(4) In connection with all such meetings the Society is glad to co-operate. It will furnish free copies of Everybody's Paper, on the back of which will be an announcement of the Chart Talks for each of the first three Sundays. Everything will be complete except the name of the meeting-place and the dates. These could be printed in by a local printer at a very small cost, or could be stamped on with a rubber stamp. The circulation of these papers will mean the distribution of many sermons, which may do good work, aside from those who will be drawn to the public gathering. We will supply these in proportion of one to every six of the English-speaking population of any town, district or city, upon application. The population figures include children, and one in six would generally represent the number of families.

The expenses for the meetings the classes are usually able to bear, and the traveling expenses for close-by towns is small. However, the Society will be pleased to co-operate with any classes not prepared to bear the full expenses of these meetings, provided the report sent in seems to justify the expenditure. In making such a report the class, through its Secretary, should give us particulars and say what proportion of expense the class is prepared to bear and how much money it would be necessary for the Society to contribute, in order to carry out the programme.

(5) The Society does not wish to deal with the speakers directly, but prefers that they should be responsible to the Ecclesia which sends them forth, even as Paul and Barnabas were sent forth, first by the Church at Corinth, and made their reports directly thereto. The Society prefers to have reports monthly, on the printed blank which we supply, through the duly elected Secretary of the Class.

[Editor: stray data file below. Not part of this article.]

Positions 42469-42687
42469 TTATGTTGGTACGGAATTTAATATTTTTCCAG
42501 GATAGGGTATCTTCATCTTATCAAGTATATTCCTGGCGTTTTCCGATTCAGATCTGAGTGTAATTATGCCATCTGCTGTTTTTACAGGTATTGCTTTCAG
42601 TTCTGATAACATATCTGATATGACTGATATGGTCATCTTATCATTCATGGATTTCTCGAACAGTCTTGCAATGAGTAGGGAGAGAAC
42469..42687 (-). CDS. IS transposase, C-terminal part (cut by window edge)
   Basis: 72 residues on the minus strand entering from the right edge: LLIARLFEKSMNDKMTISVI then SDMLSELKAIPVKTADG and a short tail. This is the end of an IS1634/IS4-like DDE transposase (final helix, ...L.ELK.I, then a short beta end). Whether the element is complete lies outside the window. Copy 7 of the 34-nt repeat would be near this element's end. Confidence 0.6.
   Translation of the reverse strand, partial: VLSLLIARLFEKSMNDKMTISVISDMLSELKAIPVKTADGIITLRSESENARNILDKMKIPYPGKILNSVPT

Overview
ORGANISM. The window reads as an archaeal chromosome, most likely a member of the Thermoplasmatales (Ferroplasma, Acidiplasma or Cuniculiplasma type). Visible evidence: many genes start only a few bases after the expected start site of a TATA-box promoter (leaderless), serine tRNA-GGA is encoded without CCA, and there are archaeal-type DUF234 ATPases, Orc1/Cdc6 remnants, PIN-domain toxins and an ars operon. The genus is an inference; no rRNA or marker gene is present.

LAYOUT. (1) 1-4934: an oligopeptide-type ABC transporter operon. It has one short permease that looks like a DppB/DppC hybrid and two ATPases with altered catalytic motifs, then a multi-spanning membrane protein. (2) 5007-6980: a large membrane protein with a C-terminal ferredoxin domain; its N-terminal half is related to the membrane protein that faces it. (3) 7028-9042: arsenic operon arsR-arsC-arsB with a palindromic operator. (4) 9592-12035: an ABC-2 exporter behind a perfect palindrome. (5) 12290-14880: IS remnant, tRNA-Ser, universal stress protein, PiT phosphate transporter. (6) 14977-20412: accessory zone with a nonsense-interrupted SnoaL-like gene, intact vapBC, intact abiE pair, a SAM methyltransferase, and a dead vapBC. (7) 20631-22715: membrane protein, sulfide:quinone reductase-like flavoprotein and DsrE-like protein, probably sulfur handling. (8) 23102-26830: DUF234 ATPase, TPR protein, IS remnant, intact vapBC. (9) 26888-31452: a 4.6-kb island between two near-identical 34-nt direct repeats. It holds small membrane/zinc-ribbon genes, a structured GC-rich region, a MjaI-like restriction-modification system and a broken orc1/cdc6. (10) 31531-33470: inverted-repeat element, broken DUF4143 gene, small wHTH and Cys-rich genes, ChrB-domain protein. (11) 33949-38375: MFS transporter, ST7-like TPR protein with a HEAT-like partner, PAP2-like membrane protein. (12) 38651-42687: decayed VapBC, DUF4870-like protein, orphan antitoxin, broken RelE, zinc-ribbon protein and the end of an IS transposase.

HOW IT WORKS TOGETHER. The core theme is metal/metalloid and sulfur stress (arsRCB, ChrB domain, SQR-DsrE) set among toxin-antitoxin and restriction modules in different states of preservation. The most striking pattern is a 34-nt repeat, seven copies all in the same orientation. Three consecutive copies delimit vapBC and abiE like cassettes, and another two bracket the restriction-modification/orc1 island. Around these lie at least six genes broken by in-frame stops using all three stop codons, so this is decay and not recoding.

(6) All correspondence (except such as is strictly personal and could be attended to only by Brother Russell) should be addressed International Bible Students Association, care of Extension Dep't. All correspondence on this subject should be addressed in America to the Brooklyn Tabernacle; in Great Britain to the London Tabernacle; in Australia to Melbourne, and in the Scandinavian and German countries to their respective offices.

(7) What we have said foregoing in respect to English meetings may be applied equally in respect to services in other languages in proportion as opportunities permit.


We have already made a trial along the above lines. Some seem not to have gotten our thought fully on some points. Nevertheless the good work has already commenced. We have already reports from 145 classes. And already 512 meetings have been held, with 16,392 in attendance, as shown by reports up to April 1. Let the good work go on wisely, moderately, lovingly, zealously! The harvest is great; the laborers are few in comparison to the great field to be reaped.

Let us emphasize again in respect to all communications on every subject—that the Society, and not individuals, should be addressed, and, if convenient, the Department should be indicated on the envelope. Letters otherwise addressed will be more or less likely to fail of prompt attention; individuals may be sick or absent, but the Departments remain, and always give prompt attention.